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Study Sheds Light on ‘Recidivism’ and Probation and Parole Violations

While this country has the highest rate of incarceration in the world, with 2.3 million of its residents in prison, it also has the alarmingly high rate of people on probation or parole: 4.5 million.

In other words, 1 in 55 adults in this country is on probation or parole. And of those 4.5 million, 40 percent will be re-arrested within one year of release and 70 percent within three years.

The Institute for Justice Research and Development (“IJRD”), a research center within the College of Social Work at Florida State University, filed its sixth quarterly report shedding some light on what the re-arrest of those who are on supervision means. Here’s what the multi-year study found.

Purpose of the Study

The study states up front that its focus is not about the rate of recidivism. Instead, the focus of the report is to highlight the impact that re-arrest of those on supervision has on them, their families, and society as a whole. The authors provide facts that might show re-arrest for non-criminal conduct could do more harm than good.

The idea, the authors say, is to create change by providing facts about supervision and recidivism and to open conversation points for those authorities responsible for making the decision to re-arrest someone. The report is just a small part of a larger study involving many states over the course of several years. The authors say they hope to show “just how complex recidivism is for some individuals as they leave prison.”

‘Recidivism’ Doesn’t Mean a New Criminal Conviction

A big misconception about recidivism, the study says, is that the public thinks that recidivism means a new criminal conviction. While a new conviction would surely be part of recidivism, it’s just a small piece of a much bigger picture.

The “broadest metric” used to assess recidivism is the re-arrest of a person on parole or probation. And a person might be re-arrested for all sorts of reasons, including new criminal behavior. They could also have violated the terms of their release, known as a “technical violation.” Circumstances beyond their control may also lead to re-arrest, such as detainers and warrants that could be many years old, predating their original conviction.

Perhaps the better metric to measure new criminal conduct and true recidivism would be reconviction, the study suggests. This happens when someone with a criminal record who may or may not be on supervision is convicted of a new crime — the most common understanding of “recidivism.”

Questions for Authorities Allowing Re-Arrests for Non-Criminal Conduct

The study highlights 35 people who were re-arrested for non-criminal technical violations of supervision, quoting them on their reasons for the re-arrest. Below are some of those direct quotes:

• “I moved and didn’t tell my PO. Unknown whereabouts equals ‘absconding.’”

• “I failed to register my vehicle change with the sheriff’s office.”

• “I did not have enough to pay bills, take care of my kids, and pay my supervision fees.”

• “I was sitting in my car with my girlfriend outside my own apartment. My probation officer showed up and said it was a curfew violation.”

• “Couldn’t pay my child support.”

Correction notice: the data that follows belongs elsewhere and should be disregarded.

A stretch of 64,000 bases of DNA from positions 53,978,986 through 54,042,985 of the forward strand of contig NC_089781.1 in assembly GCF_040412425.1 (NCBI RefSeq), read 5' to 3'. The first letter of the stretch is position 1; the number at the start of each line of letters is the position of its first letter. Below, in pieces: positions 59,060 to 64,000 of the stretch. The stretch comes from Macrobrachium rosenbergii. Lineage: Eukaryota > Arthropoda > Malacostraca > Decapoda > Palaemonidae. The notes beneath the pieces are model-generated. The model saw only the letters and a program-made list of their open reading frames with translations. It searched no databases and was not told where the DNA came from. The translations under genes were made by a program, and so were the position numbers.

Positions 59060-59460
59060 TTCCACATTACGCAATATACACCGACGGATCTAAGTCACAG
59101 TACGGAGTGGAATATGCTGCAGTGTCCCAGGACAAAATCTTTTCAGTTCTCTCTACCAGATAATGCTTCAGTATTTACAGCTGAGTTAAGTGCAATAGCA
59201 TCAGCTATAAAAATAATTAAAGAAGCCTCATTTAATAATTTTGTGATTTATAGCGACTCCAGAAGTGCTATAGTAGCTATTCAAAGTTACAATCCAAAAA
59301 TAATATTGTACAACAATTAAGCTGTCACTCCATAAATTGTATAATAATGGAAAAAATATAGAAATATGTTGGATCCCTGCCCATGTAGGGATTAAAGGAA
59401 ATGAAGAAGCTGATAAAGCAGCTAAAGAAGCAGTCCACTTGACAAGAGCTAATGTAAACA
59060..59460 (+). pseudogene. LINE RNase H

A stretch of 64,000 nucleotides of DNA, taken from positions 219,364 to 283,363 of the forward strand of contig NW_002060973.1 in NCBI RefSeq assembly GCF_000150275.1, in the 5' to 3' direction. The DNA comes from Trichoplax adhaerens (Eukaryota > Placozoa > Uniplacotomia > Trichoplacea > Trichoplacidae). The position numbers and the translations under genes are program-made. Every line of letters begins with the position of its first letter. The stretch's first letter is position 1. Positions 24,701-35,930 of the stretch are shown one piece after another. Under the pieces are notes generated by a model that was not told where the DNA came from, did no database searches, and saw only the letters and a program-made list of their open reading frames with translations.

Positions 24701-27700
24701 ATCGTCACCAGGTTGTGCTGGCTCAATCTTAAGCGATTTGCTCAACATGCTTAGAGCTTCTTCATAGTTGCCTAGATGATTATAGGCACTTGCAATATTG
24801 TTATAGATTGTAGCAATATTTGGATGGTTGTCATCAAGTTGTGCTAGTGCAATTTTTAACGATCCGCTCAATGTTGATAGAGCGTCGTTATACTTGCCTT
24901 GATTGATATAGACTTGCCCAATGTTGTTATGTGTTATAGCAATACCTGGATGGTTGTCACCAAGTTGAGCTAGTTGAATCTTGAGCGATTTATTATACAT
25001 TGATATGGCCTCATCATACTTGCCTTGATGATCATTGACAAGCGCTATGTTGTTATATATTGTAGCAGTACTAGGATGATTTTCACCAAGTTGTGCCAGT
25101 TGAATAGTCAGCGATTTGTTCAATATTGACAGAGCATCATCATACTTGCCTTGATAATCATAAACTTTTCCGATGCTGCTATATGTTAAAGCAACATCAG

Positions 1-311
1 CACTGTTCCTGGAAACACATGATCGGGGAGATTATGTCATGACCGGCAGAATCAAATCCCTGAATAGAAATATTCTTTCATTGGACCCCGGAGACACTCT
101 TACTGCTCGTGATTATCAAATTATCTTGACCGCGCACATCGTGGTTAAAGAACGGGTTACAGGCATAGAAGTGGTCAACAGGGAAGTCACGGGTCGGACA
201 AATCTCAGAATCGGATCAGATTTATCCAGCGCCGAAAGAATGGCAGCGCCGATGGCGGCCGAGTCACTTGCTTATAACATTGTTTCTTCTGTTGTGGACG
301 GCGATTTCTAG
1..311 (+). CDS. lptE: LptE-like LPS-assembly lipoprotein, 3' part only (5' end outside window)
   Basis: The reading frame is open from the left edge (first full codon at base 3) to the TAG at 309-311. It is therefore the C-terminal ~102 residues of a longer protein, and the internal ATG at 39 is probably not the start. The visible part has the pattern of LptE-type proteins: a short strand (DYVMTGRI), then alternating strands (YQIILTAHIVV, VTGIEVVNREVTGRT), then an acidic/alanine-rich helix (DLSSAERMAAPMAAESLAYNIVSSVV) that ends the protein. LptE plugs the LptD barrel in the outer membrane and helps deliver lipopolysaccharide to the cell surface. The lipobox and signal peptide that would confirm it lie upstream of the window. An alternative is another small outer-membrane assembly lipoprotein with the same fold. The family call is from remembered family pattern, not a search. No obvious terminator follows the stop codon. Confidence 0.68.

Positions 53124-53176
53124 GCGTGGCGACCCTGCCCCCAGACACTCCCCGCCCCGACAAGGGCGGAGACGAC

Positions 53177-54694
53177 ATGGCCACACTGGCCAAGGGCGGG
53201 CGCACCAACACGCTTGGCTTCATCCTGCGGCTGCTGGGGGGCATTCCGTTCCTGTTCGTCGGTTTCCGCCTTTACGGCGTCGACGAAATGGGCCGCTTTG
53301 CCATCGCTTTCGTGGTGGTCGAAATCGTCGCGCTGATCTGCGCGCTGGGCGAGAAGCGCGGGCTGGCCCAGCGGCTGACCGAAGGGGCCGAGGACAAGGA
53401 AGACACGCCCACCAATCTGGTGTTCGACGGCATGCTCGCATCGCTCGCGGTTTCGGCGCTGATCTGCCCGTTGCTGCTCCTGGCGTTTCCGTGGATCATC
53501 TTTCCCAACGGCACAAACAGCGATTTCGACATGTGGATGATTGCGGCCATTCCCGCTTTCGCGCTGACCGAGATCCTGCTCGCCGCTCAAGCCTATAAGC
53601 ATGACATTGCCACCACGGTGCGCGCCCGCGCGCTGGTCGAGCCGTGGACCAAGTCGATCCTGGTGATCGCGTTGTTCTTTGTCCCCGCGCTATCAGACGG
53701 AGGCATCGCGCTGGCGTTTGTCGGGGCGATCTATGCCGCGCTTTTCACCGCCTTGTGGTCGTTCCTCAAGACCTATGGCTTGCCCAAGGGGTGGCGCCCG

• “I failed to register my new phone number.”

The authors then posed a series of questions to authorities that allow re-arrests for such non-criminal conduct: “For what reasons are stakeholders most comfortable reincarcerating individuals? Are the non-criminal behaviors described in this report reason enough to send someone to jail? Is it worth the financial costs and associated social costs?”

For example, they cited the re-arrest of the person unable to pay child support. “How did incarceration [for six months] help that participant be able to make support payments” And what about when new charges are dropped against those on supervision? “How does incarceration help them to live positively as they move forward?”


Those who are re-arrested lose jobs, housing, transportation, money, and get set back on any progress they have made. Additionally, more than five million kids have a parent in jail or prison. The re-arrest of that parent after their release makes the child “endure another cycle of loss and separation,” the study notes. “How can we develop children’s well-being and help families heal when they feel this cycle may take years to end?”

Incarceration costs this country’s taxpayers over $1 trillion annually. That’s over $2,900.00 for every man, woman, and child living in this country. This means every single member of society is also impacted by the re-arrest of people on supervision for non-criminal, technical violations of their parole or probation. The authors of the study want to change that. 


Writer’s note: Many years ago, I had the experience of being thrown in jail without bond for “violating” my probation. It took six weeks before I could see a judge, and when I finally did get a hearing, he let me go right away. He found that my stopping at a store to pick up charcoal on my way home was not a violation at all. The kind judge ripped into the prosecutor for even pursuing such a frivolous charge and reminded everyone that I was not forbidden from going to the store. Still, he gave the state more time to attempt to gather more evidence proving that I really did violate my probation, but the state finally admitted it had nothing. When I met with my PO upon my release, he said, “Did I get my point across? Remember that I’m in charge.” Luckily, I did not lose my job, and I had paid my house payments in advance. So I was covered. I didn’t lose anything. But I easily could have, and most people would have.

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